German Genealogy, Uncategorized

Connecting to our Ancestors

Have you been researching and felt really connected to an ancestor? This is how I felt when I learned about Anna Elisabeth Brand. I have already posted a blog about Anna and her husband that you can read: https://ellajaneanne.com/2019/08/19/wilhelm-gossmann-and-anna-elizabeth-brand-and-their-16-children/

Anna was born on 13 August 1865 in Kassel, Germany. According to my grandmother, she was very superstitious and would change her birthday to the 14th. She did not want to have a birthday on Friday the 13th. Since my birthday is on 14 August I felt very connected to Anna. For this blog, I am going to list fourteen facts that I know about Anna.

This is the Gossmann Pedigree Book that was filled out for Wilhelm and Anna Gossmann. You can see where Anna marked out the 13th and wrote in the 14th by the red arrow. You can also see the notes my grandmother made on the left side of the page.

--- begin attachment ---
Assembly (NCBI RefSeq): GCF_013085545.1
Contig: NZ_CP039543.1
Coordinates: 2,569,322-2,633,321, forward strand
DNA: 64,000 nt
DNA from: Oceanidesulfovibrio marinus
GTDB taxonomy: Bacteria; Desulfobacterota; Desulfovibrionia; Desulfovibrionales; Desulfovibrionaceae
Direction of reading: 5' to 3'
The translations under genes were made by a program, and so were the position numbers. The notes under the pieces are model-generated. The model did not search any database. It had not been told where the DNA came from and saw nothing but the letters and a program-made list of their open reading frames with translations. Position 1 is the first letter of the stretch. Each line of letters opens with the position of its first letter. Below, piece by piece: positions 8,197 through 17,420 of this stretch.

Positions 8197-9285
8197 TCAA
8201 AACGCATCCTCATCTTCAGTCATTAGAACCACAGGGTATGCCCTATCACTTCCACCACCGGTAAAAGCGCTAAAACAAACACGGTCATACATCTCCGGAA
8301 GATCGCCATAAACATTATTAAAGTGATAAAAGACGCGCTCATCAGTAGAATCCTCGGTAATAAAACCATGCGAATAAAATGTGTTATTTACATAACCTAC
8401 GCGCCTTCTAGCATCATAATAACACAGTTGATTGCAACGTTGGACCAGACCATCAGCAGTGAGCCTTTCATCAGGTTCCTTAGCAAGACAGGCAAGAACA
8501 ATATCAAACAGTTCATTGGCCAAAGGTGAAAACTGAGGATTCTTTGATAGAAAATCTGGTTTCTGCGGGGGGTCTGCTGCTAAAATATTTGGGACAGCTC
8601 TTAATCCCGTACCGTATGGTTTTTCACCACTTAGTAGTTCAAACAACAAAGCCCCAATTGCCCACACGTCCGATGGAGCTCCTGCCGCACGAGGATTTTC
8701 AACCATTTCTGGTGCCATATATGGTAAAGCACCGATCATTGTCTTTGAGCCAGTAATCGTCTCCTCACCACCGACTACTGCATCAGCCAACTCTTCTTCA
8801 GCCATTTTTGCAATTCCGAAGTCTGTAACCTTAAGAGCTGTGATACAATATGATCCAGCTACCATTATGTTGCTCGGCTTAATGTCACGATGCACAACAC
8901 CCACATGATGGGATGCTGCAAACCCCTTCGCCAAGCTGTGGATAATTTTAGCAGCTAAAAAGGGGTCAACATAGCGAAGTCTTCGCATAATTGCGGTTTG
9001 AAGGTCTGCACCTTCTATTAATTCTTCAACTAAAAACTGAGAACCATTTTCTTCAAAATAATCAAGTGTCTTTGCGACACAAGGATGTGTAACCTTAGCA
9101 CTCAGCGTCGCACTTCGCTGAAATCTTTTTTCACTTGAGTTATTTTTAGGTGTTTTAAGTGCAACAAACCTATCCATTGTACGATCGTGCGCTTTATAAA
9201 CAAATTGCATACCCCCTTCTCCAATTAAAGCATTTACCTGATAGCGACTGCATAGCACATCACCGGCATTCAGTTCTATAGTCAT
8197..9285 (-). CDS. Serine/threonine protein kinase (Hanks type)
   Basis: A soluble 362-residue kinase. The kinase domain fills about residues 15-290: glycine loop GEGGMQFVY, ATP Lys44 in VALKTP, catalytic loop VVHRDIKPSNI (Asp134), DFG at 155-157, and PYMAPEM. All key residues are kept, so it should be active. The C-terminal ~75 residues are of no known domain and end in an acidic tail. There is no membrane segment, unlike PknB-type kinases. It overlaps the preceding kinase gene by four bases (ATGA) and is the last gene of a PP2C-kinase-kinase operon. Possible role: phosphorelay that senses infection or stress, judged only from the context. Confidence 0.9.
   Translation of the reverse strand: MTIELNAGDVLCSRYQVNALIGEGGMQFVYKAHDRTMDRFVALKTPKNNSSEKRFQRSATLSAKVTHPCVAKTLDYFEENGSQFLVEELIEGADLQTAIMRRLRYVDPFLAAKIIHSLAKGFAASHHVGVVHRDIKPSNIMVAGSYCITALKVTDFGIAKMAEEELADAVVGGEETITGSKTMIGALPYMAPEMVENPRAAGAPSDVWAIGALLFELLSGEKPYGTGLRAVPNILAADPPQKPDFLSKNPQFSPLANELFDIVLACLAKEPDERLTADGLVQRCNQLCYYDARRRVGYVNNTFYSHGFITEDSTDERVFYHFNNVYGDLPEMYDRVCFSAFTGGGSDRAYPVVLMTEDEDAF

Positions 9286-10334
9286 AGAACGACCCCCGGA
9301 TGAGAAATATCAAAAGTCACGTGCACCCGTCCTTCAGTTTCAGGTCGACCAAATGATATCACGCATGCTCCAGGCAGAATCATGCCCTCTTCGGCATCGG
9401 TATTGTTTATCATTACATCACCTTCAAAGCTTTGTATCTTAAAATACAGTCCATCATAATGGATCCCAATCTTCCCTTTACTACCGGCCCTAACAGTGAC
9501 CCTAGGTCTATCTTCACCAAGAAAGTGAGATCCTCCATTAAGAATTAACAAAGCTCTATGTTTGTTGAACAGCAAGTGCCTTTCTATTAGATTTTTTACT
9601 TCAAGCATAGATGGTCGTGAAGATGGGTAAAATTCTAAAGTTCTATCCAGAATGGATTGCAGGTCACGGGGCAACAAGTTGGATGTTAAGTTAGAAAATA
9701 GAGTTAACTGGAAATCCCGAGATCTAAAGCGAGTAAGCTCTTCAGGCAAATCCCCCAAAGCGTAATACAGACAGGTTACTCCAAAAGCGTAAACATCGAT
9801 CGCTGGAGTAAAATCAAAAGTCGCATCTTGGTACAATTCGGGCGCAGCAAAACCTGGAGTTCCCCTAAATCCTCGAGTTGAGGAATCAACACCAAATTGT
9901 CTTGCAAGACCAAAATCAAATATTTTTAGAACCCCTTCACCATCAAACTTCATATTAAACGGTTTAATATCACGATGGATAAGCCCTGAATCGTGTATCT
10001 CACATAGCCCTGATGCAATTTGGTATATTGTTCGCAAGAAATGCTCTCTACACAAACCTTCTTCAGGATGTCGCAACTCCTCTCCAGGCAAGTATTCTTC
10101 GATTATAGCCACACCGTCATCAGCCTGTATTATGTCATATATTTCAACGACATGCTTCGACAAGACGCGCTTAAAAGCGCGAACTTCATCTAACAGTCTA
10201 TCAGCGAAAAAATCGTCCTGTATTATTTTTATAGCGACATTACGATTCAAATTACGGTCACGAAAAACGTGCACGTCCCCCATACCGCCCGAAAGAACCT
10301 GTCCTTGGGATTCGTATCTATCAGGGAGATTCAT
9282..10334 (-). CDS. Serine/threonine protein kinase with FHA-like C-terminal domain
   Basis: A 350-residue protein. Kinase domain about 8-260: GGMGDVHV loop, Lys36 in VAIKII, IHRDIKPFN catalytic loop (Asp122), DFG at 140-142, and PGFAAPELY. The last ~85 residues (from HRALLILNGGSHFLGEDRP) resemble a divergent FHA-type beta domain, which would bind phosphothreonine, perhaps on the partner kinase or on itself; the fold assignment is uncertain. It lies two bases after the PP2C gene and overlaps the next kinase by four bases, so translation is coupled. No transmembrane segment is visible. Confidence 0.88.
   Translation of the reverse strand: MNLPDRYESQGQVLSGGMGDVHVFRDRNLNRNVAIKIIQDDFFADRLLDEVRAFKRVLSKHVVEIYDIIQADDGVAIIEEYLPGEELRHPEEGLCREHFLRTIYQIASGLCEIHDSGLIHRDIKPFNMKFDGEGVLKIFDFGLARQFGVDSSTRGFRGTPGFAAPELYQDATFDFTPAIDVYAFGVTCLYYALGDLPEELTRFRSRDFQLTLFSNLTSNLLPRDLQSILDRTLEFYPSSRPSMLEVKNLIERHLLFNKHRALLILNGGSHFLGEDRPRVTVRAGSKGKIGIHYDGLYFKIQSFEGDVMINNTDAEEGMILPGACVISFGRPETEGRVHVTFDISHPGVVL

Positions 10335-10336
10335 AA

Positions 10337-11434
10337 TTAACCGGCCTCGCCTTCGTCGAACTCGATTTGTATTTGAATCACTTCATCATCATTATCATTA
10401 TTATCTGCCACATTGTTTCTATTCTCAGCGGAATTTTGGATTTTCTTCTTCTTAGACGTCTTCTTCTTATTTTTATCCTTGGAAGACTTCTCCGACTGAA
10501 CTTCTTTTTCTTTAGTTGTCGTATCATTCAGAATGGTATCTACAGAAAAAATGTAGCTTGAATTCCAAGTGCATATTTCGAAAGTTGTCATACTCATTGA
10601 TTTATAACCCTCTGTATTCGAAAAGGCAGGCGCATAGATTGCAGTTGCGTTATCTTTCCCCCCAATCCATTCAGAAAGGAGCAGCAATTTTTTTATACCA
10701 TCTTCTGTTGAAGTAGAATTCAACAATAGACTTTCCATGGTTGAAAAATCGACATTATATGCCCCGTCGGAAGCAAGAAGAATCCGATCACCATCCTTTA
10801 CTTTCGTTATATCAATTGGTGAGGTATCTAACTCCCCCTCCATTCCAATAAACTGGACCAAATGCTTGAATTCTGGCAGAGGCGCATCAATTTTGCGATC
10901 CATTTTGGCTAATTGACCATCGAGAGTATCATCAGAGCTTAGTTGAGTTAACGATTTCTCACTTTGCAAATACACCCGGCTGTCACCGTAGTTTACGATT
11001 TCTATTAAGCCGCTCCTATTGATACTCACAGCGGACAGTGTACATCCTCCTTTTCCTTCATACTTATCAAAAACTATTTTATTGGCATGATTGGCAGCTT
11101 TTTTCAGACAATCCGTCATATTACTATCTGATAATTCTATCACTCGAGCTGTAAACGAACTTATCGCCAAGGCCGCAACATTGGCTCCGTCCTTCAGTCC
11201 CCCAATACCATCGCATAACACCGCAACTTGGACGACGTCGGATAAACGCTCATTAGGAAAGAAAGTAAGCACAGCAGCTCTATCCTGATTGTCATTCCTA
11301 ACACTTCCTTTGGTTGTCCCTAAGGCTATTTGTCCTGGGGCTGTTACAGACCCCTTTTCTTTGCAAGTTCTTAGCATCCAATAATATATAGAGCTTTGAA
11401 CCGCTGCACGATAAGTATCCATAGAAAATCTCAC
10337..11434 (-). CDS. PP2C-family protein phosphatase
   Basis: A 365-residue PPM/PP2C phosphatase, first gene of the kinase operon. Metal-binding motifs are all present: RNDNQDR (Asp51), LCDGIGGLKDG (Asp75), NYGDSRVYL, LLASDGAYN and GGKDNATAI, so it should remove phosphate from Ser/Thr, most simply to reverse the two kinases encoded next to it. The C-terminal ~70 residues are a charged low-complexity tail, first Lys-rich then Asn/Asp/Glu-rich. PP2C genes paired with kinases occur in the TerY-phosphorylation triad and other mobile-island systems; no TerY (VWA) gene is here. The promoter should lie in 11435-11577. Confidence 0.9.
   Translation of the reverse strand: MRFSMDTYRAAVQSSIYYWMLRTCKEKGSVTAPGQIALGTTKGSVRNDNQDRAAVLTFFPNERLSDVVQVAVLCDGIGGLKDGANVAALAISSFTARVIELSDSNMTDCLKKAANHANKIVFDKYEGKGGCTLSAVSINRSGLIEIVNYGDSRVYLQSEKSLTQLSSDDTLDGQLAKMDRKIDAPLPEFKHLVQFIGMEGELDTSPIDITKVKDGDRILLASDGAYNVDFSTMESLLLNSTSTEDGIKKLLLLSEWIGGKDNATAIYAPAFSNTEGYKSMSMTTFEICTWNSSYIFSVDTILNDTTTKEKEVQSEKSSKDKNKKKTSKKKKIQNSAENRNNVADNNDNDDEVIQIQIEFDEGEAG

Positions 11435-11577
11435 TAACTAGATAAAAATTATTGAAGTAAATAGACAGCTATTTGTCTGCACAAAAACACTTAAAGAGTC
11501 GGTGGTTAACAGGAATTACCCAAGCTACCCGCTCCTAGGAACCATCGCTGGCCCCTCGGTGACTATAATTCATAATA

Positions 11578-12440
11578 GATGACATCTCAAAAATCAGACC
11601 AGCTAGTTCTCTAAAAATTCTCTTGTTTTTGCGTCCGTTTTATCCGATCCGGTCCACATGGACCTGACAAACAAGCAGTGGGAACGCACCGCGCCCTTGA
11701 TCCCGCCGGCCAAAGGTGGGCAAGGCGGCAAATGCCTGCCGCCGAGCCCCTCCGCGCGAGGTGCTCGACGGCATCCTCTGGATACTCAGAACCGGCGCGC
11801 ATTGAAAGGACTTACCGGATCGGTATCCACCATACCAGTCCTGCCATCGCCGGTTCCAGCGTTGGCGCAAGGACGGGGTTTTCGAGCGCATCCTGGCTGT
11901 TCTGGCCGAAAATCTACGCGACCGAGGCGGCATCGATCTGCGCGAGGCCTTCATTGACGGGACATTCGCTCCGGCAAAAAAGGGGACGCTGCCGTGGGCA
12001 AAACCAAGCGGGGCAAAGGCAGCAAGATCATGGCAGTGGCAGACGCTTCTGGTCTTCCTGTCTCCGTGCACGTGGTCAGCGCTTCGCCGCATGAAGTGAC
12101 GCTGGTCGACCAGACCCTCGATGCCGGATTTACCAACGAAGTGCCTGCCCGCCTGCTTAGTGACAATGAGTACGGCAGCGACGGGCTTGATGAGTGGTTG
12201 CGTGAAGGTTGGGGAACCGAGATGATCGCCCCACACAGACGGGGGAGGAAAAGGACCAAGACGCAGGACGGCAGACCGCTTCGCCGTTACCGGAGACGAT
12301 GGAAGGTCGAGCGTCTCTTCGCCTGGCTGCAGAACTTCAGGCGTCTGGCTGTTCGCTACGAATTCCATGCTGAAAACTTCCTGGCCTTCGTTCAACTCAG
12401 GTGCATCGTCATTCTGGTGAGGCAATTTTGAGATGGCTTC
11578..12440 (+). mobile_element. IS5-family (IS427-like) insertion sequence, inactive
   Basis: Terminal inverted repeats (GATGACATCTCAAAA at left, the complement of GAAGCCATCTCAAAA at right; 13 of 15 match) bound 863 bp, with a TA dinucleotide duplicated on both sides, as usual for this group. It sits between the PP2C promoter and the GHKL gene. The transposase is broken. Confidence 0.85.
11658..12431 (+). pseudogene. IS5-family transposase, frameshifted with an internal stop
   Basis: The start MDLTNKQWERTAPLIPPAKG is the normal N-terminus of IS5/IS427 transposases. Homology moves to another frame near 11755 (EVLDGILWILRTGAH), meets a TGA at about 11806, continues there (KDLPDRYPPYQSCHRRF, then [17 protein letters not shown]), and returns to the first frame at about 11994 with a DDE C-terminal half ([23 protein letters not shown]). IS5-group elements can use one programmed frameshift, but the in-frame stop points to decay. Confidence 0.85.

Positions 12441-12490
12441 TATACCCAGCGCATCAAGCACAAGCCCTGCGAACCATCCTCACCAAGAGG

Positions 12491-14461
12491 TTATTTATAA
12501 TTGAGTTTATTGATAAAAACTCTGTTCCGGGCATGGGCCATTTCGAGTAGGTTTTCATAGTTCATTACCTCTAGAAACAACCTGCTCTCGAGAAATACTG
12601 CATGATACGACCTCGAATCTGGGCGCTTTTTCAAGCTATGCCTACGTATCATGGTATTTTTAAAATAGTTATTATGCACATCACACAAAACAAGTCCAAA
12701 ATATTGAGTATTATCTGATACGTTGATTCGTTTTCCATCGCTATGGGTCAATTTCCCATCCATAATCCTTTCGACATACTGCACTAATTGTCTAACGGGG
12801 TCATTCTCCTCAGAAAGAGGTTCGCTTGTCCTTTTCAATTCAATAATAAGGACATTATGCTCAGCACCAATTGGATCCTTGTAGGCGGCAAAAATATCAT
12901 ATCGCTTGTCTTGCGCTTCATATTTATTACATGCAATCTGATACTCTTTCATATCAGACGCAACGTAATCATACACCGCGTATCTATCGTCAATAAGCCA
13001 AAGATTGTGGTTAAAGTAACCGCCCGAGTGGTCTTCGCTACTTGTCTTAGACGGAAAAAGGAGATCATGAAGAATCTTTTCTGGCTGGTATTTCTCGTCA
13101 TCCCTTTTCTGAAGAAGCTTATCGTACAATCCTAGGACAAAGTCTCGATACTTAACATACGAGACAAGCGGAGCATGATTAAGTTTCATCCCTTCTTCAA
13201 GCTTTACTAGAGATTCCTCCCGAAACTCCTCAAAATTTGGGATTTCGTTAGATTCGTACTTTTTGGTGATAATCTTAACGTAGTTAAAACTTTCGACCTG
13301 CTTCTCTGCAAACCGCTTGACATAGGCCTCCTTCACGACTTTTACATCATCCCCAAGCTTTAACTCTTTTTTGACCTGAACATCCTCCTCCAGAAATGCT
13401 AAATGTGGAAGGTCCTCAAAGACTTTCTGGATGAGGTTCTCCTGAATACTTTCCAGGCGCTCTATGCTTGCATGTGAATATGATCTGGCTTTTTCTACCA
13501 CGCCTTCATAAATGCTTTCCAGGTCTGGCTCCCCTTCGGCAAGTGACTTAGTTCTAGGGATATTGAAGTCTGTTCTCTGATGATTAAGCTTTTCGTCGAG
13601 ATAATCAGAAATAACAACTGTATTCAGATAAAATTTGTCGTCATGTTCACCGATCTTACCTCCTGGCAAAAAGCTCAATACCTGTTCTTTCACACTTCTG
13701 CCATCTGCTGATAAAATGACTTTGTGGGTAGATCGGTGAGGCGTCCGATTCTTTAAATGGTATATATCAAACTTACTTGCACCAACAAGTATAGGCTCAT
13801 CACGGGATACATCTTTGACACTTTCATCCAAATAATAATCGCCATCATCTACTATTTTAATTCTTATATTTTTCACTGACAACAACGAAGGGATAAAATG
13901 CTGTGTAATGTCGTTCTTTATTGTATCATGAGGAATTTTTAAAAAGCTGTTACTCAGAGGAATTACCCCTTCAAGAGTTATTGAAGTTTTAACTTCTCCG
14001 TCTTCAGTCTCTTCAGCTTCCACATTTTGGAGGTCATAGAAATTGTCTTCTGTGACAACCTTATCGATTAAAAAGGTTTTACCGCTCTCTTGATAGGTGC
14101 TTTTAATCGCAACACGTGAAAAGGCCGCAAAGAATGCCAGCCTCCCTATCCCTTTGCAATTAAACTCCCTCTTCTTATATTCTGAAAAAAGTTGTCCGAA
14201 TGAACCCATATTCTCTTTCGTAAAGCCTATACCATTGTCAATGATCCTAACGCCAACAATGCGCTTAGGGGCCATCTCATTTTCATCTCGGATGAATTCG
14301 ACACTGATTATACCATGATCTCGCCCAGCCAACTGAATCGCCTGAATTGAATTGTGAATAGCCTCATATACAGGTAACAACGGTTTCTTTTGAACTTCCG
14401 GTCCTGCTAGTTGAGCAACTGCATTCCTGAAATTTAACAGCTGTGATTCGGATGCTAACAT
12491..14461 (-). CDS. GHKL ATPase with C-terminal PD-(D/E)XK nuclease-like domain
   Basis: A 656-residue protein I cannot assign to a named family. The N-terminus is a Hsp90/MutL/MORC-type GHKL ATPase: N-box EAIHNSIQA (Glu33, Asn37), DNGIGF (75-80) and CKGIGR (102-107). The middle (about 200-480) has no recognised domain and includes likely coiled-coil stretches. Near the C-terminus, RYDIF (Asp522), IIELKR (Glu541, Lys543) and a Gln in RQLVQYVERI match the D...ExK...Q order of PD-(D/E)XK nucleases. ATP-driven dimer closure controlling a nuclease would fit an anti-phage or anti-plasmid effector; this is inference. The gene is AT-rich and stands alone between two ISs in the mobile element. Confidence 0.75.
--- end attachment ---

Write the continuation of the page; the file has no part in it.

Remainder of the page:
1. Anna was 75 years old when she died.
  2. Anna’s father, Heinrich Brand, was Lutheran.
  3. Anna’s mother, Anna Katarina Schneider, was Catholic.
  4. Anna married Wilhelm Gossmann in 1886 in Wehlheiden, Germany at 21 years old.
  5. She had 16 children with only one set of twins.
  6. Anna died on 16 November 1940 in Kassel, Germany.
  7. She was the last child born to her parents.
  8. She had six siblings.
  9. She had two brothers named Carl Heinrich Brand. One died at two years old.
  10. She lost five children when they were younger than three years old.
  11. Her ninth child, Elisabeth Gossmann died at 18 years old.
  12. Her fifteenth child, Christoph Lorenz Gossman died while a soldier during WWII.
  13. Anna died 23 years after her husband Wilhelm, who died in 1917.
  14. Anna is my second great-grandmother.
Anna Elisabeth (Brand) Gossmann
Ancestry, database with images (www.ancestry.com: accessed 11 August 2022). Anna Elisabeth Brand (1865-1940), photo uploaded by Goetz Keller.

I love old photos and will often look through them at antique stores just to look at them. Sometimes I hope for any identifying information that I can use to identify and return the photo back to its family. Finding the photo above of Anna a couple weeks ago made me cry. Feeling connected to my ancestors is why I love researching my family.

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